Post tensioned shear walls and post tensioned beams and columns are the latest in engineered timber technology that provide a solution for seismic performance.
See the following case studies for a sneak peak at these world firsts in engineered timber technology.
The College of Creative Arts building has a linear building form and is designed to step down through the contours of the site. A central circulation stair and adjacent gallery spaces provide a new connection across the University campus and creates a public interface for the Creative Arts College. Lower levels recessed into the landform house the more cellular spaces such as workshop, green screen and multipurpose presentation space. The upper three floor levels are supported by a lightweight timber frame structure that house the flexible studio teaching spaces.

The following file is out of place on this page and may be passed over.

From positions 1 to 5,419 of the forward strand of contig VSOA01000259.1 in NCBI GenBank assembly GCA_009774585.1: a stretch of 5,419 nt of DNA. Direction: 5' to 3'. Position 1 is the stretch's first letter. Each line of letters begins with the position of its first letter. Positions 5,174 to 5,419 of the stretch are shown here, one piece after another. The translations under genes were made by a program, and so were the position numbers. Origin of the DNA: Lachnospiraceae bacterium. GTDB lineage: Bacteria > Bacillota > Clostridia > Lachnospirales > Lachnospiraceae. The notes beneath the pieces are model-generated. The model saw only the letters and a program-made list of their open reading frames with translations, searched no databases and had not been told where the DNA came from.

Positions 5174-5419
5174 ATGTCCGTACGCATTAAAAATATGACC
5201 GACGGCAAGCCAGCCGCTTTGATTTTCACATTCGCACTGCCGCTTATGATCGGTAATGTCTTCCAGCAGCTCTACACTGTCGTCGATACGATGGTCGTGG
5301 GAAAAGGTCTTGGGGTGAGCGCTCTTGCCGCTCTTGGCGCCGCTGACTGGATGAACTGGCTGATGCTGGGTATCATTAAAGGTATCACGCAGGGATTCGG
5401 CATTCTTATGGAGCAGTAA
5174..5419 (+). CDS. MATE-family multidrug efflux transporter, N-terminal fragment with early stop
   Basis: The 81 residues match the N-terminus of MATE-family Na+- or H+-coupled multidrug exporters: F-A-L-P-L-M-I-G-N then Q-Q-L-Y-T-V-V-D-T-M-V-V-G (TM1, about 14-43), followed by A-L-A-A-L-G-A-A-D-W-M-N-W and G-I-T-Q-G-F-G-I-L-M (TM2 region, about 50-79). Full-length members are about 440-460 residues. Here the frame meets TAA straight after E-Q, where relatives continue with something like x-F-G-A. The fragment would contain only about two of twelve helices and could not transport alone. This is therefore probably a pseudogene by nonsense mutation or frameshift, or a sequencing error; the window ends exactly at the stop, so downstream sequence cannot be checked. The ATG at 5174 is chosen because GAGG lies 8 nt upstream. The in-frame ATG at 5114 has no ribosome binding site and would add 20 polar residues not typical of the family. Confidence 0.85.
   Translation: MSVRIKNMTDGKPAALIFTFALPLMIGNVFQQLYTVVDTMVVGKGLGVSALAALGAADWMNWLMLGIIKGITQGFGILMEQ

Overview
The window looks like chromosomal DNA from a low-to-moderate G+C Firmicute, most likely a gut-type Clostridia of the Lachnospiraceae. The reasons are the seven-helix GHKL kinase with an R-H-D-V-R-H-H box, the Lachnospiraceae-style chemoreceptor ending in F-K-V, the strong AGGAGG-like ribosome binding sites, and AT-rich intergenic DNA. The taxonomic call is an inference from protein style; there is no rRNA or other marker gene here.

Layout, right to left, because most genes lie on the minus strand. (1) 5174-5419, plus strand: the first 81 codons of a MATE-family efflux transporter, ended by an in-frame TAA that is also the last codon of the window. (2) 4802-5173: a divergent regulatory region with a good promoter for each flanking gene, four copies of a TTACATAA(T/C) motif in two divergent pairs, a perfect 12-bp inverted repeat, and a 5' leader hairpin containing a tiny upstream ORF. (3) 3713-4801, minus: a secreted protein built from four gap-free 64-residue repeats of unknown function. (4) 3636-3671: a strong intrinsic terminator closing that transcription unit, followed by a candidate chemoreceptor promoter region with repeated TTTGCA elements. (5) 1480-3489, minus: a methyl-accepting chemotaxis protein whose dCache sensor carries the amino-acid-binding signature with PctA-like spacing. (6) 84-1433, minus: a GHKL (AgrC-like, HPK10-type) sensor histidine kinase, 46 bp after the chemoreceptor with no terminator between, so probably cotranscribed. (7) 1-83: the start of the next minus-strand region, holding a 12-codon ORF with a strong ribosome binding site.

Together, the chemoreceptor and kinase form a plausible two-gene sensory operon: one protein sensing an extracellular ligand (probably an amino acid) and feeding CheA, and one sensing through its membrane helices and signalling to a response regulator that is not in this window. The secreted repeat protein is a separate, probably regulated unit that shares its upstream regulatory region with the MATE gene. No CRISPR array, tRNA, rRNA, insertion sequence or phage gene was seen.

This multi-storey building utilises LVL for structural beams, columns and floors. It boasts a world first timber design for sesmic resilience.
Aurecon structural engineers have completed a “world first” timber seismic design for this project. It incorporates the first of a new generation of earthquake‐resistant engineering technology. Using pairs of rocking timber walls, joined with energy dissipaters, the structure is able to absorb seismic energy and reduce building damage during an earthquake. This is a new generation of seismic engineering known as damage avoidance design.
It is only the second time worldwide that the system, invented in 2005 by University of Canterbury researchers, has been used. The $6 million Carterton Events Centre, the first civic building to be built in the town for more than 100 years, includes a 300-seat main auditorium using the new ‘Pres Lam’ structural system.
The timber system uses laminated veneer lumber (LVL) to form large shear walls which are post-tensioned to the ground using embedded high-strength steel rods, which have been tested to withstand earthquake loads.